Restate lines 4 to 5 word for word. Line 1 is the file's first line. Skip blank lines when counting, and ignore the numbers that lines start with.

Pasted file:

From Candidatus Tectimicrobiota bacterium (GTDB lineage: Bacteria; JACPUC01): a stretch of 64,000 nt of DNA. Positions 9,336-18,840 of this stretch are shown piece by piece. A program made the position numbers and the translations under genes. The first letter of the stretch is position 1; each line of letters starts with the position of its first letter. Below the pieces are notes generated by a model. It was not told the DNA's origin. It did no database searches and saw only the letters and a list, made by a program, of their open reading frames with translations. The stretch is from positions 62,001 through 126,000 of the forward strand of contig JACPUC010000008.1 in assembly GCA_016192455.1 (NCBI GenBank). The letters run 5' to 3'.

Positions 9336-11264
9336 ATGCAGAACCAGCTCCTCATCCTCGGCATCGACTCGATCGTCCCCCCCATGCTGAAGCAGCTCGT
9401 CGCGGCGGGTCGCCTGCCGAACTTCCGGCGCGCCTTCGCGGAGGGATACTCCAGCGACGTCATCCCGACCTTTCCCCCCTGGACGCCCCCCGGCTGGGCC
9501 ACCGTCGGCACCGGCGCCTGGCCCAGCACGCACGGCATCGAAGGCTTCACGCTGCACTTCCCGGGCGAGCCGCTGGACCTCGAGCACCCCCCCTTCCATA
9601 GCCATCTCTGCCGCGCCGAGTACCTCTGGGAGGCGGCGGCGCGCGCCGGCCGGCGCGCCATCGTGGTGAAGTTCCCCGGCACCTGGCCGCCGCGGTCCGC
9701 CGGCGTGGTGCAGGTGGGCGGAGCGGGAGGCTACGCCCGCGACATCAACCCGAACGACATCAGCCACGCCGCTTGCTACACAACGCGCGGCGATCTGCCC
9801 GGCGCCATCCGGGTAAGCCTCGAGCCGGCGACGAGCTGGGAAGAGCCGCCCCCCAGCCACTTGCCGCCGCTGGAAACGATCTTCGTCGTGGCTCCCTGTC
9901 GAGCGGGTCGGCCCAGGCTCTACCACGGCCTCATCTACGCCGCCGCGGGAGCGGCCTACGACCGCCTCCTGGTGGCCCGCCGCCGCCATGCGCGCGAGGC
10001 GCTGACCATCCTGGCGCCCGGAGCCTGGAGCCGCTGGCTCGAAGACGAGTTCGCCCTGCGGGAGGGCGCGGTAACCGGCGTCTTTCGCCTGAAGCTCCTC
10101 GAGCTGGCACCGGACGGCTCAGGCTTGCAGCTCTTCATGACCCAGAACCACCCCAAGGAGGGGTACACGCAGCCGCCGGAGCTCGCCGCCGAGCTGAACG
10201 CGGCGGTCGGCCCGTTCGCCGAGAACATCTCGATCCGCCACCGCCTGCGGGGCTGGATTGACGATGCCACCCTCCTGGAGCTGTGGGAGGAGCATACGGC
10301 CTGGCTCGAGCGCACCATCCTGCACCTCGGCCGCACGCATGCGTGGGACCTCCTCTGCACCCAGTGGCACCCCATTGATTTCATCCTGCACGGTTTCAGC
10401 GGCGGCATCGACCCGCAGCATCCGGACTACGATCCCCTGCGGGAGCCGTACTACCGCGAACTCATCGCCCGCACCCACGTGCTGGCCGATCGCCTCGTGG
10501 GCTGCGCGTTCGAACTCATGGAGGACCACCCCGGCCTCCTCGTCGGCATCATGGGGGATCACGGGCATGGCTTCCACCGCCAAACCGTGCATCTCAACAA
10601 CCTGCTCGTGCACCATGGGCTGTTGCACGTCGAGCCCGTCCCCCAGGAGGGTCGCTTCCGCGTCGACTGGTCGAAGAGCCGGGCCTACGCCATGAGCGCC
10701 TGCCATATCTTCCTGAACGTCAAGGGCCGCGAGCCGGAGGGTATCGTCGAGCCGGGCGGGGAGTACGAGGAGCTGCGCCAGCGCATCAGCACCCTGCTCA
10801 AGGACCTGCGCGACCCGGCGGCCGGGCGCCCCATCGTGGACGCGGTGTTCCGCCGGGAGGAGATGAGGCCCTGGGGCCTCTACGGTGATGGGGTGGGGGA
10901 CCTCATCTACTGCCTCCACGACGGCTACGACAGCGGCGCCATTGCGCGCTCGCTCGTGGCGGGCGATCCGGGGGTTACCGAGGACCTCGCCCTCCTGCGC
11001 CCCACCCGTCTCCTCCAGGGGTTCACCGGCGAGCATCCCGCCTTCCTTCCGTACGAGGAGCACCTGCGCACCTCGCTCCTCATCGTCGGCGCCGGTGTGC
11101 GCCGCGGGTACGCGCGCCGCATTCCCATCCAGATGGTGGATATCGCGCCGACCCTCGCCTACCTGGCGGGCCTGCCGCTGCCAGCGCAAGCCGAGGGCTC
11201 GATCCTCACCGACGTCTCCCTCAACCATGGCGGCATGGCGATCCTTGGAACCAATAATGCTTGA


9401 CGCGGCGGGTCGCCTGCCGAACTTCCGGCGCGCCTTCGCGGAGGGATACTCCAGCGACGTCATCCCGACCTTTCCCCCCTGGACGCCCCCCGGCTGGGCC
9501 ACCGTCGGCACCGGCGCCTGGCCCAGCACGCACGGCATCGAAGGCTTCACGCTGCACTTCCCGGGCGAGCCGCTGGACCTCGAGCACCCCCCCTTCCATA